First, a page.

While Republicans have generally had to rely on Democrats to move appropriations bills, Minority Whip Steny Hoyer (D-Md.) said he is urging his members to oppose the minibus, citing the effect it could have on non-defense programs contained in the remaining appropriations bills.
"We’re very, very concerned about that," he told reporters yesterday.
Democrats additionally oppose the $1.6 billion for President Trump’s border wall with Mexico, which Hoyer said will "apparently" be considered adopted when the House votes on the rule for the minibus, a procedural sleight of hand that he termed "irregular order."
However, Cole said the fact that no Democrats have supported the spending bills so far is a selling point for recalcitrant GOP lawmakers. "These are really very conservative bills," he said.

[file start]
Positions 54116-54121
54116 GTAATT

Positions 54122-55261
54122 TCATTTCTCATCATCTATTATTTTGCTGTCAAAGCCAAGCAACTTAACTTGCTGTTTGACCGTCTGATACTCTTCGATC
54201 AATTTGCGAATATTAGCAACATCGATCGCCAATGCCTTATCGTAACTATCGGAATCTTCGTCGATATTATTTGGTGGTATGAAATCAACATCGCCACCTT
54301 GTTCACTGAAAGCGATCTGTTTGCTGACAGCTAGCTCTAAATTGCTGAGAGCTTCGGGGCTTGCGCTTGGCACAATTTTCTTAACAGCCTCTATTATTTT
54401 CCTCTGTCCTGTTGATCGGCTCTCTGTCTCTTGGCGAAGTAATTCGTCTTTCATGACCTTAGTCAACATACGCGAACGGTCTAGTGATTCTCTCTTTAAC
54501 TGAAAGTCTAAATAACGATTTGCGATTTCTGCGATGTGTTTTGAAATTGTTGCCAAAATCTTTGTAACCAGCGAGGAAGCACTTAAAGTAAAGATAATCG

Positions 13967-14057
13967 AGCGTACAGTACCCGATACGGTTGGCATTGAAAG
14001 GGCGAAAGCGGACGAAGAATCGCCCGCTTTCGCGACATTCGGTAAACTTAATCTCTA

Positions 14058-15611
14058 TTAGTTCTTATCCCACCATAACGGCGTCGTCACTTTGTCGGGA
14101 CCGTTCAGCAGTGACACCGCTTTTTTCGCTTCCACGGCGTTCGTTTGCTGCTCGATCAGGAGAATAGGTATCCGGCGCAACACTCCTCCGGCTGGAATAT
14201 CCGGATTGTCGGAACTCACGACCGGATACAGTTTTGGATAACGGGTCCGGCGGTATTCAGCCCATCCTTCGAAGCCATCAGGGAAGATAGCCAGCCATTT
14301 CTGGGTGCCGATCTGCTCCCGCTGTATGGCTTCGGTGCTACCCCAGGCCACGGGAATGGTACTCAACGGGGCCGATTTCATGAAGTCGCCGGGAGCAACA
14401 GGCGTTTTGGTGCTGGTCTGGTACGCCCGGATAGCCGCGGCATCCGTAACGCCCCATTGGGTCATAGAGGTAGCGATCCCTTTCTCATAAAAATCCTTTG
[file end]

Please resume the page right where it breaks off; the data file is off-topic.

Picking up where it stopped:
Former Appropriations Chairman Hal Rogers (R-Ky.) said yesterday that he believed the minibus is "in good shape" with his fellow House GOP colleagues.
The House is also expected to punt on the fiscal 2018 budget resolution, which Cole said was stalled in part by GOP misgivings about the measure’s reconciliation instructions, which are intended to bypass the need to garner 60 votes in the Senate for tax reform.
Fears over the proposed Border Adjustment Tax that is central to the House’s tax reform plan are part of that problem, said Cole, himself a member of the Budget Committee. Normally the budget would help set funding levels before appropriators write their bills.
"I think we’re making progress," he said, adding that many of his colleagues "haven’t had a chance to look at a lot of this stuff."